Six months ago as the Coronavirus forced churches into lockdown, many pastors were asking: should we share in the Lord’s Supper online? The Gospel Coalition published perspectives both in favour and against; for a variety of reasons, our church decided to abstain from taking the Supper online—just because you can, doesn’t mean you should.

But as we slowly emerge from lockdown, churches are realising that we won’t be able to fully regather for quite some time. In a recent episode of The Pastor’s Heart, Dominic Steele advises that pastors should lead not for recovery but endurance. And that means providing concurrent online and physical platforms for corporate worship—pivoting to what he calls a “dual audience church”.

I want to encourage us to abstain from sharing the Lord’s Supper until we can all regather as one church.

This raises a slightly different but equally important question: should a dual audience church share in the Lord’s Supper? That is, should those physically gathered share in the same elements while those virtually gathered participate from their own homes? This is a question over which good consciences can graciously disagree but I want to encourage us to wait for one another—to abstain from sharing the Lord’s Supper—until we can all regather as one church.

The Supper as Our Point of Unity

Divisions over the Supper are not new. While the parallel is far from exact, the Corinthian church faced its own internal divisions over this meal. Apparently, the wealthier members of the church were not waiting for their poorer brothers and sisters. They were indulging in the meal they were supposed to share: “For at the meal, each one eats his own supper. So one person is hungry while another person is drunk!” (1 Cor 11:21)

When instituting the Passover, the Lord commanded that “the whole community of Israel must celebrate it” (Exod 12:47). The Passover united God’s old covenant people. Likewise, for the new covenant church, the Supper should be our point of unity not a flashpoint of division. It is intended to highlight the deep things we share not “humiliate those who have nothing” (1 Cor 11:22). But in failing to wait for their poorer brothers and sisters to celebrate this meal together, the rich of Corinth were “despising the church of God” and failing to “recognise the body” (11:22, 29). It’s ironic that in lockdown, many churches chose to take the Supper online in order to unite the body but in a dual audience church, sharing the Supper in two different forms might actually divide the body.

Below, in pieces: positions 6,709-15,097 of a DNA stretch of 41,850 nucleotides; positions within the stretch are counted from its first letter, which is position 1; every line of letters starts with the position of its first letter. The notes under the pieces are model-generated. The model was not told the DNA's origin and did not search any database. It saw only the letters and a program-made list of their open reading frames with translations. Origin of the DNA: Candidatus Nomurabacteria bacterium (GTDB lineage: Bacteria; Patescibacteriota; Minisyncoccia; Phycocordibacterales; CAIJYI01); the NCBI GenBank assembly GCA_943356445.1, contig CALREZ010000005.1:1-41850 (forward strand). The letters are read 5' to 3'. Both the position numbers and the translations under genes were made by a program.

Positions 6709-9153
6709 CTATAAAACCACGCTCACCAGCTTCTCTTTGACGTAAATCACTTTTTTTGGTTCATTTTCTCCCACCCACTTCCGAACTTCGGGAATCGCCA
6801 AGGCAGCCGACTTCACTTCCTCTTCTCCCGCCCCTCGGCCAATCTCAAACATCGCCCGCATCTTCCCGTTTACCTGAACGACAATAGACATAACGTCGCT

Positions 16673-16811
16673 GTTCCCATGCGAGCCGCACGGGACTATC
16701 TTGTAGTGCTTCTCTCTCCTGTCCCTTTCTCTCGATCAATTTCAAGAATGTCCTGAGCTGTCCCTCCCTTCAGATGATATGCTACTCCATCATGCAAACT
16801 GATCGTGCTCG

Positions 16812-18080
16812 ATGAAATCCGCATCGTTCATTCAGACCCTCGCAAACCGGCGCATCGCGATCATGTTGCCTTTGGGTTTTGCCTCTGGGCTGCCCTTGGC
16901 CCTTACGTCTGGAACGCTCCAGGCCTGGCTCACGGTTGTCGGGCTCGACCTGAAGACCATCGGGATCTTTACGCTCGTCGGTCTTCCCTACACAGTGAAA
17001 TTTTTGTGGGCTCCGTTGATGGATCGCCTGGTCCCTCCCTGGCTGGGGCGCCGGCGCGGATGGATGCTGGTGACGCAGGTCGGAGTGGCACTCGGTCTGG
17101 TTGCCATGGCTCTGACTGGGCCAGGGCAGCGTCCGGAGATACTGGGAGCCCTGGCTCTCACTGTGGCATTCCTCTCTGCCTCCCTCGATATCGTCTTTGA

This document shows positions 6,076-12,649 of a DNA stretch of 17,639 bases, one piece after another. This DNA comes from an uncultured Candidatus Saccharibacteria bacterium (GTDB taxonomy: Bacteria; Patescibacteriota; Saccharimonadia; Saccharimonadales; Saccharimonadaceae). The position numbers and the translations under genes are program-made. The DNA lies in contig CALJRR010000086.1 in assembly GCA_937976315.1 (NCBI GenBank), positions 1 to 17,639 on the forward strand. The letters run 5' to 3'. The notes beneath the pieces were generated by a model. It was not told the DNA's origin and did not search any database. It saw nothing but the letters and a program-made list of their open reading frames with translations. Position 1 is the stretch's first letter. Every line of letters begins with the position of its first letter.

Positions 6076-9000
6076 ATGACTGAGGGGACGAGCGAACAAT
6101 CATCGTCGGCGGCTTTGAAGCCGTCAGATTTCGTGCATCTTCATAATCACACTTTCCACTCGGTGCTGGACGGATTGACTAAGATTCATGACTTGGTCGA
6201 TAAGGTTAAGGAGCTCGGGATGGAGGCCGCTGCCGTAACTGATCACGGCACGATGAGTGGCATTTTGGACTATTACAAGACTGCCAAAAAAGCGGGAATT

Five times Paul connects the Supper with “when you come together” (11:17, 18, 20, 33, 34). Notwithstanding the value of our churches’ online gatherings, the “coming together” envisioned by Paul is a fundamentally embodied experience. The sacraments are an outward sign of an inward grace, or as Martin Luther puts it, they are the “visible words” of God. The Supper engages not only our sense of hearing through the words of institution but our senses of sight, touch, taste and smell through the bread and wine. They give material expression to spiritual realities. To adapt Luther, they are the “tangible words” of God. Hence Paul’s connection of our sharing in the elements physically with our sharing in Christ spiritually: “The cup of blessing that we bless, is it not a sharing in the blood of Christ? The bread that we break, is it not a sharing in the body of Christ?” (10:16).

Physically sharing in the Supper is a qualitatively different experience from its diminished online equivalent.

This means that physically sharing in the Supper is a qualitatively different experience from its diminished online equivalent. The depth of unity celebrated by those physically gathered cannot be enjoyed by those virtually present—at least not to the same degree. By offering the Supper both in-person and online, we fail to “recognise the body” by creating two different levels of belonging. Our divide might not be between the rich and poor but the physical and virtual.